To calculate it, you first find the p/e ratio, which is simply the share price divided by EPS. This gives you an idea of how much investors are currently willing to pay per £1 of historic or future earnings. You then look at how quickly earnings are expected to grow in the future (by using analysts' estimates, for example). To get the PEG ratio, you simply divide the p/e ratio by the expected annual earnings growth. Broadly speaking, a ratio below one is on the cheap side, and above one is expensive, with a PEG of one representing "fair value", according to Lynch.

The PEG ratio is seen by some investors as a better way to weigh up a company's value than relying on the p/e alone, because it takes growth into account. A rapidly growing company all else being equal should trade on a higher p/e than a slow-growing one.

So the PEG ratio can be a useful tool for comparing companies in similar industries. For example, one company might have a p/e of 15, but expected earnings growth of 20%, giving it a PEG ratio of 0.75 (15/20). Its rival may also have a p/e of 15, but expected earnings growth of 5%, giving it a PEG ratio of three.

As with most ratios, the PEG is useful in certain circumstances and in combination with other forms of financial analysis.A PEG ratio won't help you much with a slow-growing (or shrinking) company, and earnings forecasts must always be taken with a hefty pinch of salt. Yet as a starting point to screen for promising high-growth companies, it can be a useful tool.

Recommended

Rob Arnott: Covid's hidden investment opportunities
Investment strategy

Rob Arnott: Covid's hidden investment opportunities

Merryn talks to Rob Arnott of Research Affiliates about some of the unexpected consequences of Covid and their opportunities for investors, plus the "…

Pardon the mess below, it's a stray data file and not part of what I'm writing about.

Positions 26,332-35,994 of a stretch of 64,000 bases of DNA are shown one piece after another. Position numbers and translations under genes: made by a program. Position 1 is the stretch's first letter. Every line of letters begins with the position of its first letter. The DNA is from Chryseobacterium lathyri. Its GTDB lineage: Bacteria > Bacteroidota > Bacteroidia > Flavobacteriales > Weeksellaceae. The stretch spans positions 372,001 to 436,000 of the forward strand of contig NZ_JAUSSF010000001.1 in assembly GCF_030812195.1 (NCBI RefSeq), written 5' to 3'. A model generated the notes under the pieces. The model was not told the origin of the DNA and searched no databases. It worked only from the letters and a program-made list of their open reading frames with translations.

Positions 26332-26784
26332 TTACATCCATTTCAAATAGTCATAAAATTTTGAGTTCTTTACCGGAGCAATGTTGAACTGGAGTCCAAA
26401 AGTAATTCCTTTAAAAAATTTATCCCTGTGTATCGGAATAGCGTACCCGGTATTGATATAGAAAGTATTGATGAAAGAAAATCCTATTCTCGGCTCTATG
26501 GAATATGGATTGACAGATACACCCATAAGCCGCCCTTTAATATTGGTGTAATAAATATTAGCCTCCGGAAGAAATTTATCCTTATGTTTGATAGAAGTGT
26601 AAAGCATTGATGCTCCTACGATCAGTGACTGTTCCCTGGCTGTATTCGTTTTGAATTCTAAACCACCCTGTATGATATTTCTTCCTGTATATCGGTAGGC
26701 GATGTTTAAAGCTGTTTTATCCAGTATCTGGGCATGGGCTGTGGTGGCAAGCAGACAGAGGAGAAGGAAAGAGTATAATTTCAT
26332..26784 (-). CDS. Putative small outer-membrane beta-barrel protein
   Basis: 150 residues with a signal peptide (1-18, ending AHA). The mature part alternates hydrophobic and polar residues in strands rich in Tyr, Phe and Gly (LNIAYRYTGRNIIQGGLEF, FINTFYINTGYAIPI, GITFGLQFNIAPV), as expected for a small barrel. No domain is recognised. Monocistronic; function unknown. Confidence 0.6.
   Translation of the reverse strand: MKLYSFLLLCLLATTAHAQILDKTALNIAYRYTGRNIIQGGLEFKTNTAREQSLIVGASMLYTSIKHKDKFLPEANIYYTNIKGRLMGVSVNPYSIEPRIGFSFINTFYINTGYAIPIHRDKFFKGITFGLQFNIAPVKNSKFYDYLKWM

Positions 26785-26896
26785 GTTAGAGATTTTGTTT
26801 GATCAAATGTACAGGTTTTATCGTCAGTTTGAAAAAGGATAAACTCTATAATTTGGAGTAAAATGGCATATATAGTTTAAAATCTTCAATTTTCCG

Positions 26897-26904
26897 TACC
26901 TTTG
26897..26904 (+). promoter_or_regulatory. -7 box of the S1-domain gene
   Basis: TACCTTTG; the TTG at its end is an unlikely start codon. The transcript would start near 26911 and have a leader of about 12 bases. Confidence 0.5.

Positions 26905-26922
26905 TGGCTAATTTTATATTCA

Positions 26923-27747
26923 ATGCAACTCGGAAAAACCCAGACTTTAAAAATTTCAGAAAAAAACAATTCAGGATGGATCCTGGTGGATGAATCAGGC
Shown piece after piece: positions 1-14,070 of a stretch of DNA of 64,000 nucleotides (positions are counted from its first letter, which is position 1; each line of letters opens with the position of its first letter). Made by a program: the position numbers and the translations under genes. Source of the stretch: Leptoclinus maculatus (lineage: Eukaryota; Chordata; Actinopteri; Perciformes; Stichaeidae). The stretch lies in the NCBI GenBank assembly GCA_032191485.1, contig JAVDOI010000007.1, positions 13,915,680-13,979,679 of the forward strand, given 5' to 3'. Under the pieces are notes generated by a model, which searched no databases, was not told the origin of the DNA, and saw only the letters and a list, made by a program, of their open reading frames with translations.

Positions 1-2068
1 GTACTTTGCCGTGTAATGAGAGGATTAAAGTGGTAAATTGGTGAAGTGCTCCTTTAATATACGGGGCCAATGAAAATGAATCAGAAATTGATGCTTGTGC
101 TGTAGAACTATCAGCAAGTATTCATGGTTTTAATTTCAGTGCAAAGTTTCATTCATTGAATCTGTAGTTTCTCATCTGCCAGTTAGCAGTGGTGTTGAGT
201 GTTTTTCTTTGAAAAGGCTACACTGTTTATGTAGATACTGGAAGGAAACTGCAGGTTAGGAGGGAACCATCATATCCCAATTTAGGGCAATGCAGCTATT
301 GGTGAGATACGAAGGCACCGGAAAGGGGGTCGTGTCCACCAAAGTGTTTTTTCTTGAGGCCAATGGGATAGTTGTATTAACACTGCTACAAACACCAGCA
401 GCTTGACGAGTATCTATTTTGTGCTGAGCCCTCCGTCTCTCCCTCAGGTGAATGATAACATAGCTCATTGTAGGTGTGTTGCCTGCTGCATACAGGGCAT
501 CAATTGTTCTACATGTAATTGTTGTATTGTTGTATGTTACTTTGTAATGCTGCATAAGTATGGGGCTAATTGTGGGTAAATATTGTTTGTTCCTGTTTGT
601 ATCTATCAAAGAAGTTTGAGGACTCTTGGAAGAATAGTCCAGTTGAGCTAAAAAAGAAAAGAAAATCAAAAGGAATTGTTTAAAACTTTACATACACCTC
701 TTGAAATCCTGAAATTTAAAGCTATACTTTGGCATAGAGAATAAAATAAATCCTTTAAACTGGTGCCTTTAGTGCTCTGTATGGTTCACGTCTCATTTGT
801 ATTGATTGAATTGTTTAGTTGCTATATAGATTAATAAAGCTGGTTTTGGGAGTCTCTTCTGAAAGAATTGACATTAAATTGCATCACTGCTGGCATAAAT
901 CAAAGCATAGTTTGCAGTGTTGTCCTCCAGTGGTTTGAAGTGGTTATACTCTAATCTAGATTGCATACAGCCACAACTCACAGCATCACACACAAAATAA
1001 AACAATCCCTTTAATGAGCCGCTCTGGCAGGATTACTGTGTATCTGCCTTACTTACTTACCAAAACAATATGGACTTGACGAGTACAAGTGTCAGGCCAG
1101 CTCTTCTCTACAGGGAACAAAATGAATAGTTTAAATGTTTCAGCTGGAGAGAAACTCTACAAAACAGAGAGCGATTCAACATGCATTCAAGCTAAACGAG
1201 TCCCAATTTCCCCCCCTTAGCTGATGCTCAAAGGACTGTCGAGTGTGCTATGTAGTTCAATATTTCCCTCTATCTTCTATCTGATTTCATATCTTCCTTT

24 Sep 2021
University spin-outs: where to find companies involved in cutting-edge science
Share tips

University spin-outs: where to find companies involved in cutting-edge science

Universities are innovation incubators and often launch businesses involved in fast-growing fields ranging from biotechnology to artificial intelligen…
24 Sep 2021
The Information Age is about to get interesting
Economy

The Information Age is about to get interesting

The IT revolution has been around for a while now, says Merryn Somerset Webb. But we're just getting to the good bit.
24 Sep 2021
Evergrande: Chinese property giant spooks global markets
China stockmarkets

Evergrande: Chinese property giant spooks global markets

Global markets fell this week as investors worried about the fate of Evergrande, China’s most indebted property developer, which is teetering on the b…
24 Sep 2021

Most Popular

Should investors be worried about stagflation?
US Economy

Should investors be worried about stagflation?

The latest US employment data has raised the ugly spectre of “stagflation” – weak growth and high inflation. John Stepek looks at what’s going on and …
6 Sep 2021
Two shipping funds to buy for steady income
Investment trusts

Two shipping funds to buy for steady income

Returns from owning ships are volatile, but these two investment trusts are trying to make the sector less risky.
7 Sep 2021
The times may be changing, but don’t change how you invest
Small cap stocks

The times may be changing, but don’t change how you invest

We are living in strange times. But the basics of investing remain the same: buy fairly-priced stocks that can provide an income. And there are few be…
13 Sep 2021